His new school, Kings College School, a boys public school in Wimbledon, was not a happy experience because with his Yorkshire accent he stood out like a sore thumb and recalled a "terrible French master" who "asked me, in French, some questions and I sort of answered it with a sort of Yorkshire accent, quite wrong and all the pupils there laughed and that was devastating for me. I felt so awful." He dropped the accent and life became easier.

Of all his teachers later recognised the "tremendous influence" of his biology master who was "the zoology man" and in 1939, at the age of 17, the year that Britain entered the Second World War, Stanley applied for a place to read medicine at University and given his clear and exceptional promise "was offered a place, but not an exhibition or scholarship to Oxford University." However, unable to afford the undergraduate fees, he couldn't accept the offer and later reflected : "So Oxford marred my life, actually, in a way." 

Instead, Stanley secured a 'rugby scholarship' to study medicine at St Mary's Hospital at Paddington in London. He recalled being interviewed by Sir Charles Wilson, who became Lord Moran, Winston Churchill's physician during the War, who said : "Well you play rugby. How fast do you run the hundred yards ?" To which Stanley thought : "I roughly knew how fast, so I thought, well, if I take point two of a second off, it will look good. So I said 10.2, which was somewhat faster that I could run. But I sort of brazened it out a bit." It worked and he was offered a place.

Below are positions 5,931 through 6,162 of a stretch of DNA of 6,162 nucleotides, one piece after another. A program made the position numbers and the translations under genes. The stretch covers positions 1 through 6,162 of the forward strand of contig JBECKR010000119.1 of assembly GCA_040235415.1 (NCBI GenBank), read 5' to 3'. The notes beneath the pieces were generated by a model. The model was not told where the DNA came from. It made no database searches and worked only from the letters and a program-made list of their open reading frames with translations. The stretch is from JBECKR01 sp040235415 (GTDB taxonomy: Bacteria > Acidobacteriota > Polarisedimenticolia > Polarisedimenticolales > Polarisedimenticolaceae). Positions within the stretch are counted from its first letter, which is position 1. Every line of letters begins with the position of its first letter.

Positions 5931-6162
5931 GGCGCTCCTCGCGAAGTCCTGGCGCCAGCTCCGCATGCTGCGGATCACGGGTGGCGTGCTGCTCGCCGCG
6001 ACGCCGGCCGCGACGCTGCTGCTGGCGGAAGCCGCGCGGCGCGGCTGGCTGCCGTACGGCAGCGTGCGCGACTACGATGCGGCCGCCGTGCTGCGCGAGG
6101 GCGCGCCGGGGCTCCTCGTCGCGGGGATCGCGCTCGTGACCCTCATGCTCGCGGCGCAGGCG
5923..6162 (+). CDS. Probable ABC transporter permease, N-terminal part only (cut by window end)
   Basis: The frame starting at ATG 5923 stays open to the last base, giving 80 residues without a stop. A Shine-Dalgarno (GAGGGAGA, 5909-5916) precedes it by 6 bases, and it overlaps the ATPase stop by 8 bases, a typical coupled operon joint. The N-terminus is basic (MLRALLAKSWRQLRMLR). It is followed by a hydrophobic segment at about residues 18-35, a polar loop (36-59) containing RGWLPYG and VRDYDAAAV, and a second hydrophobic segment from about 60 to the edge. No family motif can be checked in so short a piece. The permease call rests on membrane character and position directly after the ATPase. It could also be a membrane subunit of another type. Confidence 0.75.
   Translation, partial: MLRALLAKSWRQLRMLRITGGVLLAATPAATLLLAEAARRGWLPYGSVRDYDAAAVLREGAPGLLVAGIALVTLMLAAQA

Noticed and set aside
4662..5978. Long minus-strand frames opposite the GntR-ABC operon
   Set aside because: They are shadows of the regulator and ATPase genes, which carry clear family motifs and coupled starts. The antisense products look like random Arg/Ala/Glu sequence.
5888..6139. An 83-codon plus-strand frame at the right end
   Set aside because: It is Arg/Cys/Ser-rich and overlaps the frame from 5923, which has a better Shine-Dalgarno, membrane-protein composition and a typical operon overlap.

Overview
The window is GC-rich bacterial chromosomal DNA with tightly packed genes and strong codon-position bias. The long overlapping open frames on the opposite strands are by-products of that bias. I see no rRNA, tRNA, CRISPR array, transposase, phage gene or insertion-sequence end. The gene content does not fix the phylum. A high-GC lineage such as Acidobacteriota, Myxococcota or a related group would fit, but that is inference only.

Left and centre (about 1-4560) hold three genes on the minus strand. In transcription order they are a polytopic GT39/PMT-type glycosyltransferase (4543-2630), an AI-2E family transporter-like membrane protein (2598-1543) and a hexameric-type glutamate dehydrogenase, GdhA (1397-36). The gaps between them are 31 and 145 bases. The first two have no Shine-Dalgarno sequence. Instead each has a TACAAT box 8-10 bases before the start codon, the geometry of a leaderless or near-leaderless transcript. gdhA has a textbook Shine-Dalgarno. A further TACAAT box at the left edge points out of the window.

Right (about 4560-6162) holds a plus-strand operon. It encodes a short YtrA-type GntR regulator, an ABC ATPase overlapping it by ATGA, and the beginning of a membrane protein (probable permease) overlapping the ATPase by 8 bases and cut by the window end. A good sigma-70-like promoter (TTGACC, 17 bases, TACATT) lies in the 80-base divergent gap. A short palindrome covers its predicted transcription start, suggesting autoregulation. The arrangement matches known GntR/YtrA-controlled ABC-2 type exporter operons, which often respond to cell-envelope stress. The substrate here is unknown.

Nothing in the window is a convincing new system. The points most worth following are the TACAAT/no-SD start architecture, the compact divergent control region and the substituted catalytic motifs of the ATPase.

Within his studies he was drawn towards anatomy and recalled : I just liked it. It has, obviously, some sort of aesthetic quality, even when about those shrivelled frames. There's a certain beauty in seeing that when you look where a nerve goes and how it gets to its destination and to display it nicely gave me a lot of pleasure."
In pursuance of his studies he bought a brain from his local curator with the £5 given to him by his mother, which he stored in the garden shed and "was trying to see the various tracts in the brain and the various structures" which he found  "absolutely fascinating."